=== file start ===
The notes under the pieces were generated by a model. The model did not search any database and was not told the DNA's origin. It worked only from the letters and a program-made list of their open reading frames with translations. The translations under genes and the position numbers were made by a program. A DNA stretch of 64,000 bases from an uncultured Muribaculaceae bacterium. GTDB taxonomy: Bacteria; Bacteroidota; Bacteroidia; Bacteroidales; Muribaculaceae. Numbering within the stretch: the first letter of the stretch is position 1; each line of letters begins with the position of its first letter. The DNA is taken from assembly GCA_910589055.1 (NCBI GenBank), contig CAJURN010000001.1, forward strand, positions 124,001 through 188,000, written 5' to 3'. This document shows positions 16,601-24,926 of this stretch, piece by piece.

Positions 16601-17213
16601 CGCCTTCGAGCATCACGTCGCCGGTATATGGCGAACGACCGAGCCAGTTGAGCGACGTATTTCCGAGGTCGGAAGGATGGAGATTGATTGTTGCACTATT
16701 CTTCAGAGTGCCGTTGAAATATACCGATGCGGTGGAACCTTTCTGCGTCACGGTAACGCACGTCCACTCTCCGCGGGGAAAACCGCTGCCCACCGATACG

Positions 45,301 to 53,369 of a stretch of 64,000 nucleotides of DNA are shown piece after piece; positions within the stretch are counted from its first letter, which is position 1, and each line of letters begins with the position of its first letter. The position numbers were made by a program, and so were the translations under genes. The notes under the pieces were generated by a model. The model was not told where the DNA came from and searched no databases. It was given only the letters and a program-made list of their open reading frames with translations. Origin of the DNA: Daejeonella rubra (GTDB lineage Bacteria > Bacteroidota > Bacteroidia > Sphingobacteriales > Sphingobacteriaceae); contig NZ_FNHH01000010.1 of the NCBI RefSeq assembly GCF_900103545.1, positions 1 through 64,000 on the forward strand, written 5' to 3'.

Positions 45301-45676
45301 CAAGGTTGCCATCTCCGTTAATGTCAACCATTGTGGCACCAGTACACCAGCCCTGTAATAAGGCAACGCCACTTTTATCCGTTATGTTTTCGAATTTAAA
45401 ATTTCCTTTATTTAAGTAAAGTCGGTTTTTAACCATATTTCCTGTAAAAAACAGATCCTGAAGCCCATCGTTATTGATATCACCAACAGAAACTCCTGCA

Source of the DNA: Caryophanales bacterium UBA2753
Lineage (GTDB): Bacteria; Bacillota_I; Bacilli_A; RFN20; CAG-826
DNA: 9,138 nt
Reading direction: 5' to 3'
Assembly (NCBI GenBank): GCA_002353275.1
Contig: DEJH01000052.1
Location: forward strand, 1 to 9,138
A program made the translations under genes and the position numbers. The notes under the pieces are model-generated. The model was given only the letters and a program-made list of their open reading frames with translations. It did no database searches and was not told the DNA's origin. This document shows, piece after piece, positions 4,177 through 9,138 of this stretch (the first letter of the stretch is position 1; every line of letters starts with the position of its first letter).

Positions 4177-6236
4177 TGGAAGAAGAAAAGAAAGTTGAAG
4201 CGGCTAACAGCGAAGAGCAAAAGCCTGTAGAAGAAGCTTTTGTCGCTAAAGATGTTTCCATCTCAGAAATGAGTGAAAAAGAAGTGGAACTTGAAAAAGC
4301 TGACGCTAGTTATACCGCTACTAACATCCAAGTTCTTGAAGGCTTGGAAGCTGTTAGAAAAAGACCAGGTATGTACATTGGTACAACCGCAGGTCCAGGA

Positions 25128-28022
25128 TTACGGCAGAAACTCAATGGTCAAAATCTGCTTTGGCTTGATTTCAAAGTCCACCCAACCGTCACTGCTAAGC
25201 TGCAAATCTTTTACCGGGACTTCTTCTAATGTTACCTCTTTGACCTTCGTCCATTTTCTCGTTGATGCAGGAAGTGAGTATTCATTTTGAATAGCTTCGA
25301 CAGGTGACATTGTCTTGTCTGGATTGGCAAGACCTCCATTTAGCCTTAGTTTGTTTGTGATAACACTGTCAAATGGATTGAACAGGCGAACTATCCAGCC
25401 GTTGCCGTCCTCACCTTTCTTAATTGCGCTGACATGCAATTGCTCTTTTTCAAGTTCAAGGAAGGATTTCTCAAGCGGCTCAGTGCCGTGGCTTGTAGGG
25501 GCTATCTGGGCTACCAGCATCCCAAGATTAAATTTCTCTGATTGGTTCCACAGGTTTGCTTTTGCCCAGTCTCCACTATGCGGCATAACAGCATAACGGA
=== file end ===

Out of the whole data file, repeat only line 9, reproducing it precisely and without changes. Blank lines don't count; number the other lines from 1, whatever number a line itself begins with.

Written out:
Source of the DNA: Caryophanales bacterium UBA2753